In the brush housing cap, you'll see the bushing socket that receives the one end of the motor shaft. Making sure the socket is clean first, put a small amount of hi-temp grease in the socket (I used "SIL-GLYDE" lubricating compound, from American Grease Stick Company in Muskegon, Michigan. This silicon-based grease is designed for applications like electric motors and brake parts, etc.) ...then insert the motor shaft, work it a bit, then remove it again.

Now ..about those brushes: measure the distance from the front to the back of the channel where the brushes go should be about the width of your thumb. Get a regular metal paper clip, and cut about 1.25 inches of wire from it. Bend this wire into a large U-shape, with one long leg (half inch) and one short leg (quarter inch). Make two of these. Carefully push the brush-spring back into the channel, then insert the graphite brush into the channel, ensuring that the brush wire is towards the inside of the housing cap. Now, carefully clip the U-shaped paper-clip wire (retaining clip) over the brush and the edge of the brush holder, to keep the brush and spring in place. Use the long leg of the retaining clip on the brush-side. Do the same with the second brush. This will hold the brushes back away from the motor shaft commutator as you carefully push the motor shaft into the greased bushing socket. Now, you can remove the retaining clips, and release the brushes to contact the commutator. There will be enough friction in the socket to keep the parts in place. Now ..grease the other end of the shaft. There will a small "grease cup" where that end of the shaft meets the other bushing in the motor housing. Grease the cup and about one-half inch of that end of the motor shaft. Careful not to lose any tiny washers / spacers that may be on the motor shaft. NOTE: don't be TOO generous with the grease ..enough is enough. Now insert the motor unit back into the motor housing ...being careful to line up your reference marks ...and being careful to keep the shaft centered inspite of the strong magnets in the housing. It may take a couple of tries to do this without accidentally dislodging the shaft at the brushes end ...and having to re-set the brushes. Patience is key.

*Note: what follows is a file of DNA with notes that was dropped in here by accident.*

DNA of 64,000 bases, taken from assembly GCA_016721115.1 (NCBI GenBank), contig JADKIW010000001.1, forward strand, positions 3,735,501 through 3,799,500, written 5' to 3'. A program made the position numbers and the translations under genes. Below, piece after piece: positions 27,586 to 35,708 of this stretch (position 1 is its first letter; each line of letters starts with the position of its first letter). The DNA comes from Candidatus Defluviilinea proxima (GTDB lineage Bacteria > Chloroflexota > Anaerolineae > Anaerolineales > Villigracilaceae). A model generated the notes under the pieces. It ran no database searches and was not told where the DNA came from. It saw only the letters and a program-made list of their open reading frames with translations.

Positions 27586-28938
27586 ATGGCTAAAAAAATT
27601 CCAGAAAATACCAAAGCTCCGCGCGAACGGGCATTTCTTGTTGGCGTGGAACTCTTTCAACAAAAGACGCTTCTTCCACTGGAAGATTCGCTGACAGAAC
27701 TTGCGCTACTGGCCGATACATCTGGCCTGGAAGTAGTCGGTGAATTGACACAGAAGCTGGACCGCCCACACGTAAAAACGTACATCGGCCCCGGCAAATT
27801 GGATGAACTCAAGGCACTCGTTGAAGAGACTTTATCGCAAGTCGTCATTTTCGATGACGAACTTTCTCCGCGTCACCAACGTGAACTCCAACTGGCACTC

Re-install the screws holding the brush-cap to the motor housing, re-install the fan on the motor shaft, and re-install the motor / fan assembly in the car.

THERE ....for the price of a small tube of grease, about an hour of your time, and some VERY dirty hands, you just saved $230 for new heater motor!!
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Old 01-15-2015, 02:05 AM   #2
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Thanks thanks I think my ac doesn't work at all the heat still does but this will be perfect for when that go ex thanks Gabe
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Old 09-08-2017, 01:17 PM   #3
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Thanks so much for this! I didn't rebuild the blower motor, but this guided me through removal and replacement of the failed blower motor. Your concise instructions made the job simple.

Last edited by remingtonh; 09-08-2017 at 02:15 PM.